(361c) Initial Adhesion of Bacterial Cells on Surfaces Functionalized with Graphene Oxide: Insights from AFM-Based Single-Cell Force Spectroscopy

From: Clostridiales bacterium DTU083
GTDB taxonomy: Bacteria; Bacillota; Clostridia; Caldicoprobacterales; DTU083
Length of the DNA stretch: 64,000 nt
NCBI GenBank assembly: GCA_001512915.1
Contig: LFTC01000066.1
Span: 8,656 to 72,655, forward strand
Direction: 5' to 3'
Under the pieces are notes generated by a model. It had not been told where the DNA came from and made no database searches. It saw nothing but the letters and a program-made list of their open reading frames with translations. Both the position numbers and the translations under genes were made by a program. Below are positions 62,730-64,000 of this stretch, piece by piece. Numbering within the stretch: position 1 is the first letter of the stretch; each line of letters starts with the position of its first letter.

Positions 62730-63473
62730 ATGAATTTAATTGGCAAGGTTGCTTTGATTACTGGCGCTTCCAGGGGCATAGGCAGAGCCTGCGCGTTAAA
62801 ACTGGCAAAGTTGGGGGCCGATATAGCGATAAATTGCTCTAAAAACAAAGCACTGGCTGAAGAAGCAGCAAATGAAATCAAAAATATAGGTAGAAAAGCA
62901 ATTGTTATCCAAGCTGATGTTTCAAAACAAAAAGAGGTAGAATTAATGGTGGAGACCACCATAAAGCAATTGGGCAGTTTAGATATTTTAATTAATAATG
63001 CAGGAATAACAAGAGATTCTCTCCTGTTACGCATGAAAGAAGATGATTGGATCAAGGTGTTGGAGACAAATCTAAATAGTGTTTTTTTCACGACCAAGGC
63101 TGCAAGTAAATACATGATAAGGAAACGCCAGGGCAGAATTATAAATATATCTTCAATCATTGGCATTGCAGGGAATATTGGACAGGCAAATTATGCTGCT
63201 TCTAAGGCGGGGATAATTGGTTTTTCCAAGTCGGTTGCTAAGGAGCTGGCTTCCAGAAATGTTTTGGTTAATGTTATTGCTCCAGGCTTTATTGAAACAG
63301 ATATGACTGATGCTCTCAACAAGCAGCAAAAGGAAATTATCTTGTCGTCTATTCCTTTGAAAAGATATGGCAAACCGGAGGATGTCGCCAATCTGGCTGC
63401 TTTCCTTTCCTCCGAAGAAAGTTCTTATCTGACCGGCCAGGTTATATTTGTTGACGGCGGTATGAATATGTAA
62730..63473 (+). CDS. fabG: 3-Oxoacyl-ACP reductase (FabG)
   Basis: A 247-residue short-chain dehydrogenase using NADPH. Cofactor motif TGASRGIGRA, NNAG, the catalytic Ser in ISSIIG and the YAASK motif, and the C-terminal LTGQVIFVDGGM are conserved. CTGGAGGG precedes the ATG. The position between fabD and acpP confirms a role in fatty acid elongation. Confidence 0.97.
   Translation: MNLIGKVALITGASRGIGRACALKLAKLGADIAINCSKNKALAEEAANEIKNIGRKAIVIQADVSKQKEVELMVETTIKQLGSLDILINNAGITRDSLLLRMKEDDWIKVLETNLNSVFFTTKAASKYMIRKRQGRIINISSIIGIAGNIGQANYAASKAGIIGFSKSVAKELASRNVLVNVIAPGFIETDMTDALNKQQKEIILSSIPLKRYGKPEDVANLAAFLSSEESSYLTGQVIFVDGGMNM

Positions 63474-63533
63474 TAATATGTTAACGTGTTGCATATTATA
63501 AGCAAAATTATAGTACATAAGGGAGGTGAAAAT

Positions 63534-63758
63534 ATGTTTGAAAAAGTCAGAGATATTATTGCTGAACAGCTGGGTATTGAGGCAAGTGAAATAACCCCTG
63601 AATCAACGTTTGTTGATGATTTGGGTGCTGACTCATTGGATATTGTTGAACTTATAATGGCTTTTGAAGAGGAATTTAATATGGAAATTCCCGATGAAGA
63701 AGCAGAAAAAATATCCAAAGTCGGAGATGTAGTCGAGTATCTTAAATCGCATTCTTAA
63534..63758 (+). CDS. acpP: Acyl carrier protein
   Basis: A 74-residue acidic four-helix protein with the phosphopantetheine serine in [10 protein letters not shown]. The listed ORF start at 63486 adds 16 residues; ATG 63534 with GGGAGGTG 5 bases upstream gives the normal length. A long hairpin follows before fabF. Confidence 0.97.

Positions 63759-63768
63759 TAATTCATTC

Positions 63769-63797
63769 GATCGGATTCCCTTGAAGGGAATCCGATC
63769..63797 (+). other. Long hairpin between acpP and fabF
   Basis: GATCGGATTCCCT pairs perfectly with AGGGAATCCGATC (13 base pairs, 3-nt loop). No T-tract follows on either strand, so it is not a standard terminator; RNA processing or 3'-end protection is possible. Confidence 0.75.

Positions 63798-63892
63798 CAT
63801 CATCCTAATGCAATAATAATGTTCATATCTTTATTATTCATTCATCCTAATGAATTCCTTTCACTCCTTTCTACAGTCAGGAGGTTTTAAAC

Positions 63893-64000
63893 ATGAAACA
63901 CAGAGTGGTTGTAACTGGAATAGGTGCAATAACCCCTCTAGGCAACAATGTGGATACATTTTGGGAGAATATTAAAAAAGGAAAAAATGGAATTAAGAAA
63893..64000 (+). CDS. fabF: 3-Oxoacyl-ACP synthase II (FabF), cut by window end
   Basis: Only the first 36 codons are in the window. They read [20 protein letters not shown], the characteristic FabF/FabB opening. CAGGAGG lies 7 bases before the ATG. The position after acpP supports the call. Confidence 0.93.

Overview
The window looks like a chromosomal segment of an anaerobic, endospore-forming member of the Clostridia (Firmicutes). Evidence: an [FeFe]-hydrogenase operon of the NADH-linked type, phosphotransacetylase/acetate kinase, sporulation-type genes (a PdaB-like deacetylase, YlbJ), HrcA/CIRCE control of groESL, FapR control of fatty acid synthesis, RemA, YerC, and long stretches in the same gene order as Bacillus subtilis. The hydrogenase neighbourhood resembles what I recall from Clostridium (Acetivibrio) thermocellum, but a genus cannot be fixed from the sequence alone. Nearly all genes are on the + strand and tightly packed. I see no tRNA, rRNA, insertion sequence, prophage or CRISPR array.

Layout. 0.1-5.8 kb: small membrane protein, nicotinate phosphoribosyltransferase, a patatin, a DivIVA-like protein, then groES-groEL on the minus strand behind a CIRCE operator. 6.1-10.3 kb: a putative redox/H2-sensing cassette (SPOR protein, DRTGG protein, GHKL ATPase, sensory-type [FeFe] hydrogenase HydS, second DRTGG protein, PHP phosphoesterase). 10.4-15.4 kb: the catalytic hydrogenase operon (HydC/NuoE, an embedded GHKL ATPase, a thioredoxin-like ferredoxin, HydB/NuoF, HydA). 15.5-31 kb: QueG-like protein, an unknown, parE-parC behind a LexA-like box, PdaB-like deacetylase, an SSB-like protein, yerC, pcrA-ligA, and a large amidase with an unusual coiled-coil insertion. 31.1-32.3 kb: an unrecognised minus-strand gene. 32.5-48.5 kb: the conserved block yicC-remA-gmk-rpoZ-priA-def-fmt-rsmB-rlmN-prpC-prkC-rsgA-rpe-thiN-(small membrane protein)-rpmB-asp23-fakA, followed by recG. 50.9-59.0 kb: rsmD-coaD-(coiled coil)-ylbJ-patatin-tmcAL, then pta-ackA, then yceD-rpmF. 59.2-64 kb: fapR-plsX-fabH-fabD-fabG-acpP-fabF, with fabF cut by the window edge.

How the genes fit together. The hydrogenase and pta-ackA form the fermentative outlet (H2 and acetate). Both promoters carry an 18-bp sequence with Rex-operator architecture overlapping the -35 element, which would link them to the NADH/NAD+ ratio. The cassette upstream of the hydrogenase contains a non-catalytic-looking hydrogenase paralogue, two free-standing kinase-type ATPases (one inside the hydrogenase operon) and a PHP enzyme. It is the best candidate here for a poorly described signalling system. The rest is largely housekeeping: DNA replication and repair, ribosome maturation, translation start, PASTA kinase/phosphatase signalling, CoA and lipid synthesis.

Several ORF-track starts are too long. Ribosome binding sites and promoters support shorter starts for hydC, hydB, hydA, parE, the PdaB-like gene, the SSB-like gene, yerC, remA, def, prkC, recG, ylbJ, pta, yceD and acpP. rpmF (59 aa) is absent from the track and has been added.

Graphene oxide (GO) is a one-atom thick, two-dimensional sheet of hexagonally arranged carbon atoms, decorated with carboxyl, hydroxyl, and epoxide functional groups.Â GO nanosheets possess exceptional physical and chemical properties (e.g., mechanical strength, high specific surface area, and colloidal stability), as well as antimicrobial properties against both gram-negative and -positive bacteria. Extensive research has been performed to explore the mechanisms underlying GOâ€™s antibacterial activity. Yet, to date, a molecular-level understanding of the interaction between bacterial cell membranes and GO is largely lacking. Understanding the interactions of GO nanosheets with bacterial cell membranes is essential for the evaluation of GOâ€™s environmental impacts, and to advance graphene-based environmental applications. In this study, we use atomic force microscopy-based single-cell force spectroscopy (AFM-SCFS) to preliminarily elucidate the interactions between single live bacterial cells and model surfaces functionalized with GO. Specifically, we quantify and compare the adhesive forces of a single bacterial cell onto model surfaces in which the spatial orientation of GO sheets (i.e., flat vs. randomly oriented) is varied. In addition, we investigate the role of natural organic matter (NOM) on cell-GO interactive forces. This investigation therefore provides insight into the influence of nanomaterial spatial orientation and solution chemistry on the behavior of GO in biological interfaces.